Trematodes in Crayfish
Category 4 (Negligible Regulatory Significance in Canada)
Common, generally accepted names of the organism or disease agent
Metacercarial infection of crayfish, Trematode infections.
Scientific name or taxonomic affiliation
- Various species of Digenea including metacercariae of Paragonimus spp., Crepidostomum cornutum, Orchipedium (=Distoma) sp., Mariteminoides medium, Macroorchis spinulosus.
- Adults of Allocorrigia filiformis in the trematode family Dicrocoeliidae (Turner and Corkum 1977).
- Global, although each species probably has a confined distribution.
- Swamps in the vicinity of Baton Rouge, Louisiana.
- Many species of crayfish including Procambarus sp., Orconectes sp., Cambarus sp., and Cambaroides sp. Metacercariae have also been reported from marine crustaceans including lobsters and crabs.
- Procambarus clarkii.
Impact on the host
Majority of the species are innocuous. However, the wound produced by the invading cercaria may provide an entry for secondary infection. Also heavy infections may have a seriously debilitating, perhaps lethal, effect. Some species of the genus Macroorhic are infectious to mammals and species of Paragonimus can cause serious problems for humans if crayfish from infected areas in Asia are eaten raw.
Unlike most other trematode infections in crustaceans, Allocorrigia filiformis, in the antennal glands of a high percentage of P. clarkii in Louisiana, attains sexual maturity in its invertebrate host. Eggs of A. filiformis containing active miracidia occur in the excretory tubules of the crayfish antennal gland and probably exit the crayfish via the excretory pore of the antennal gland. Although up to three A. filiformis were observed threaded through the interstices of the antennal gland and in some crayfish both antennal glands were infected, no evidence of pathology was described (Turner and Corkum 1977).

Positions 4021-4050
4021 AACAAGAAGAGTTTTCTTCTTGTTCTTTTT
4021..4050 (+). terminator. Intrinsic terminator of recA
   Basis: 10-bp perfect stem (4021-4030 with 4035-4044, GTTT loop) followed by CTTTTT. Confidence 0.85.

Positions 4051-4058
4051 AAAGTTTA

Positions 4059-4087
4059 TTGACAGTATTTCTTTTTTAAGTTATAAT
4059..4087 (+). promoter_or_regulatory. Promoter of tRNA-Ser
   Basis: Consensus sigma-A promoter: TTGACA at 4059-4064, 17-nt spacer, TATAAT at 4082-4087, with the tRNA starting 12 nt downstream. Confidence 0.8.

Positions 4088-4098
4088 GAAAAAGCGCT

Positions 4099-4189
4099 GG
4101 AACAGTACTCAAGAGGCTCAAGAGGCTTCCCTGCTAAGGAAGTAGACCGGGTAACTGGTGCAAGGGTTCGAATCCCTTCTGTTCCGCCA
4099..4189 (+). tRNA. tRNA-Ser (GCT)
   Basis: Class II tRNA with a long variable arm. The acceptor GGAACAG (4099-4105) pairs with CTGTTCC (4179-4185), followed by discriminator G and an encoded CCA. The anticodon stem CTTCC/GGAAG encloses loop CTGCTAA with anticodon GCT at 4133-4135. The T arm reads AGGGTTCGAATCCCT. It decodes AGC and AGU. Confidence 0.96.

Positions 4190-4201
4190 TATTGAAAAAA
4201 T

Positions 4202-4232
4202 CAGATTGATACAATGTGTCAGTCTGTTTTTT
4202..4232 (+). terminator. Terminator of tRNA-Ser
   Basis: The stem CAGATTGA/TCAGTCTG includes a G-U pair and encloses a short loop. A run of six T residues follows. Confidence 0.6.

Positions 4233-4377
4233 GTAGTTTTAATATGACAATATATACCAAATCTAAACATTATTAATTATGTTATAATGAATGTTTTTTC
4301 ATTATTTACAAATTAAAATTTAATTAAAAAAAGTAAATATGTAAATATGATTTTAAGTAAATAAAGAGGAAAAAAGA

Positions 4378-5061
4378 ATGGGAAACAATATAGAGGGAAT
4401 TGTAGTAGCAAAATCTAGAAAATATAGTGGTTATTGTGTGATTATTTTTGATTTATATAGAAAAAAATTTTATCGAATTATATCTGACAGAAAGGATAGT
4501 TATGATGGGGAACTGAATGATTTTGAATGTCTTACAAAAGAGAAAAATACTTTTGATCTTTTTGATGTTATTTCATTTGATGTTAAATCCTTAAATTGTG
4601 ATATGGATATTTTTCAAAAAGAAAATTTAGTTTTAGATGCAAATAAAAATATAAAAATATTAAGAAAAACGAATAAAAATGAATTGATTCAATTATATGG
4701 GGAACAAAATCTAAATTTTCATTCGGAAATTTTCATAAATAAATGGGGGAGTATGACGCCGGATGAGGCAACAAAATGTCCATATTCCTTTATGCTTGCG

Squash Preparations: Trematodes (including metacercariae) can be observed in thin slices (about 3 mm thick) of tissue pressed between two glass plates and examined under a dissecting microscope (50 × magnification). Many species encyst in specific organs of the crayfish
Histology: Cross sections of trematodes can be observed in stained tissue sections.
Methods of control
Prevention and control impractical in the field. In intensive culture contact with molluscan first intermediate hosts should be avoided.
Alderman, D.J. and J.L. Polglase. 1988. Pathogens, parasites and commensals. In: D.M. Holdich and R.S. Lowery (eds.). Freshwater Crayfish Biology, Management and Exploitation. Timber Press, OR., p. 195-197.
Chai, J.-Y., W.-M. Sohn, S. Huh, M.-H. Choi and S.-H. Lee. 1996. Redescription of Macroorchis spinulosus Ando, 1918 (Digenea: Nanophyetidae) encysted in the fresh water crayfish, Cambaroides similis. The Korean Journal of Parasitology 34: 1-6.
Sogandares-bernal, F. and J.R. Seed. 1973. American Paragonimiasis. Current Topics in Comparative Pathobiology 2: 1-56.
Turner, H.M. and K.C. Corkum. 1977. Allocorrigia filiformis gen. et sp. n. (Trematoda: Dicrocoeliidae) from the crayfish, Procambarus clarkii (Girard, 1852). Proceedings of the Helminthological Society of Washington 44: 65-67.
Bower, S.M., McGladdery (2003): Synopsis of Infectious Diseases and Parasites of Commercially Exploited Shellfish: Trematodes in Crayfish.
Date last revised: April 2003
Comments to Susan Bower
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